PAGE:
Wednesday, March 23, 2011

Mist, fruit and a lychee salad

Season of mists and mellow fruitfulness
Close bosom-friend of the maturing sun
Conspiring with him how to load and bless
With fruit the vines that round the thatch-eaves run;
To bend with apples the moss'd cottage-trees,
And fill all fruit with ripeness to the core;
To swell the gourd, and plump the hazel shells
With a sweet kernel; to set budding more,
And still more, later flowers for the bees,
Until they think warm days will never cease,
For Summer has o'er-brimm'd their clammy cells.

From Keats Ode to Autumn


As the city is blanketed in morning fog and the last of the tomatoes wither on the vine, Melbournians enter a dance of not quite knowing what to wear at this time of year, making the commute to work most amusing. One young thing will be flashing the flesh in cut-off jeans, while another hides under a heavy coat. The men of late stay clad in t-shirts exposing a vast array of forearm tattoos. Yesterday I spotted a classic be-hearted “mother” on one thirty-ish lad and the stark number “29” on another. I itched to ask their stories.

The fruit that Keats so elegantly wrote of are on the turn. At the market exotic lychees and longans nestle next to apples and pears. I’ve convinced myself that fresh blueberries cost less than a glass of wine, so why not enjoy them a little bit longer?

But cooking with exotic fruit has never been my thing. I blame the toxic red “sweet and sour” sauce that clung to deep fried Chinese morsels that haunted my childhood. And let’s not get started on the 1970s Women’s Weekly curries featuring lamb, curry powder and a whole fruit salad bowl of apples, raisins and canned pineapple.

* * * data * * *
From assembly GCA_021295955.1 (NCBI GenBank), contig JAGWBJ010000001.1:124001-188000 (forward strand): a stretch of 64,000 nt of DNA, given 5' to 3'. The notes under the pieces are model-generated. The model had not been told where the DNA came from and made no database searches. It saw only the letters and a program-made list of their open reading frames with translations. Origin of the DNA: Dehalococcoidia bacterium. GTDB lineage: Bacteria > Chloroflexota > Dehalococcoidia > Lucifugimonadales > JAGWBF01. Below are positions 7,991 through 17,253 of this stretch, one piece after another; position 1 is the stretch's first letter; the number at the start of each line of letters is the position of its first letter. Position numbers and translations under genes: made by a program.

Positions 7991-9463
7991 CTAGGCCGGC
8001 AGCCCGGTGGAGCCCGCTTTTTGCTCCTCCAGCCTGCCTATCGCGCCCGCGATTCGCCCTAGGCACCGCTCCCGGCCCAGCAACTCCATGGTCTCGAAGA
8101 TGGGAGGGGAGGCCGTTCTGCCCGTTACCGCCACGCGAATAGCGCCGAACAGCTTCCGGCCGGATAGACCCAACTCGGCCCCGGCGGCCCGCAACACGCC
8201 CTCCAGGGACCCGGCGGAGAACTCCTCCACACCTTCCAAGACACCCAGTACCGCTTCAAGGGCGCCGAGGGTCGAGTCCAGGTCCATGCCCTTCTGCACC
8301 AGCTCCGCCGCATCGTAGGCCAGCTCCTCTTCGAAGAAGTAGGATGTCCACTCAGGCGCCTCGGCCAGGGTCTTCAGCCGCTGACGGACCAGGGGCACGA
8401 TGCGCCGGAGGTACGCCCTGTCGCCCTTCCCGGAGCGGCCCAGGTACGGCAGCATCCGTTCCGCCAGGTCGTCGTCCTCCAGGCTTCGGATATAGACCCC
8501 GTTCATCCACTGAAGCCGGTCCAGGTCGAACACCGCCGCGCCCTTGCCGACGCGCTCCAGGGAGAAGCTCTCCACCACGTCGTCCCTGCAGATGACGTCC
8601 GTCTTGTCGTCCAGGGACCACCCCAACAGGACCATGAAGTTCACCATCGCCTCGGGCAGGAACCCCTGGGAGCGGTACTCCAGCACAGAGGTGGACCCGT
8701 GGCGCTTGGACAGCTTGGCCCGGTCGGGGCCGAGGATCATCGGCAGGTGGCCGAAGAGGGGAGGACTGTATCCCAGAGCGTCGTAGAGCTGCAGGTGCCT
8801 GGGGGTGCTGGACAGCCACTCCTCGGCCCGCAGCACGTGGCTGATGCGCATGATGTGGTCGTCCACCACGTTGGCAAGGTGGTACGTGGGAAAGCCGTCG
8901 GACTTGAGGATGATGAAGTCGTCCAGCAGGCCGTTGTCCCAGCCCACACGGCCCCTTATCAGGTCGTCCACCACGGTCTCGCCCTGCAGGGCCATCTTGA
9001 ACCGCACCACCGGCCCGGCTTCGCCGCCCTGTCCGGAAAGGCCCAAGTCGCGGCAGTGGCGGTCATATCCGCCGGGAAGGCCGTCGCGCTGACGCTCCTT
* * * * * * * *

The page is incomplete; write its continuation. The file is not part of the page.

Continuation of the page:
Over time my sweet 'n savoury-averse taste buds have undergone a re-education. It began with the delicious “summer rolls” at a long gone Gertrude Street Japanese kitchen. How could I guess that ice paper rolled around vegetables, nuts and mango could taste so good? Then as the diversity of Asian menus grew wider, the Chinese fluorescent sticky sauce was mercifully replaced with the tangy combo of fish sauce, lime juice and palm sugar.

Time to take the leap and add fruit to the main course I reckon. This weekend I whipped up a variant on this Asian coleslaw, in the form of a rice noodle salad. The sauce remains the same – that heavenly combo of lime, fish sauce, palm sugar and a little heat from this season’s searing red chilies.

Toss together a bundle of thin rice noodles, softened in hot water, with cucumber, grated carrot and a handful of aromatic herbs (Vietnamese or ordinary mint, coriander etc). Shell some fresh lychees and rip into pieces, top with chunks of smoked trout, add dressing and mix thoroughly.

I loved the bursts of sweet fruit in this old favourite. Ripe mango, papaya or pineapple would work equally as well. Definitely one for a warm autumn’s day.

Enjoy the mellow fruits while they last!


Much nicer fresh but the packaging is cuter!

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3 Comments:

Anonymous Lucy said...

yes, i wanted even more lychee! was sooo delushes.

gorgeous autumnal words.

yesterday, standing beneath the apple trees, i realised that almost all the fruit on our trees have gone. season's turning...

10:11 am  
Blogger Johanna GGG said...

love fruit in savoury dishes but have never heard of lychees in coleslaw - sounds interesting

am missing the wonderful stone fruit but seeking some crisp new season's apples - have had one or two off my mum's tree which are great

12:42 pm  
Blogger Another Outspoken Female said...

Lucy "sooooo good" as Annabel would say!

Johanna well there is no cabbage so it's not really a slaw. Though I think it would work in a traditional coleslaw, much classier than the raisins we put in ours in the '70s.

5:11 pm  

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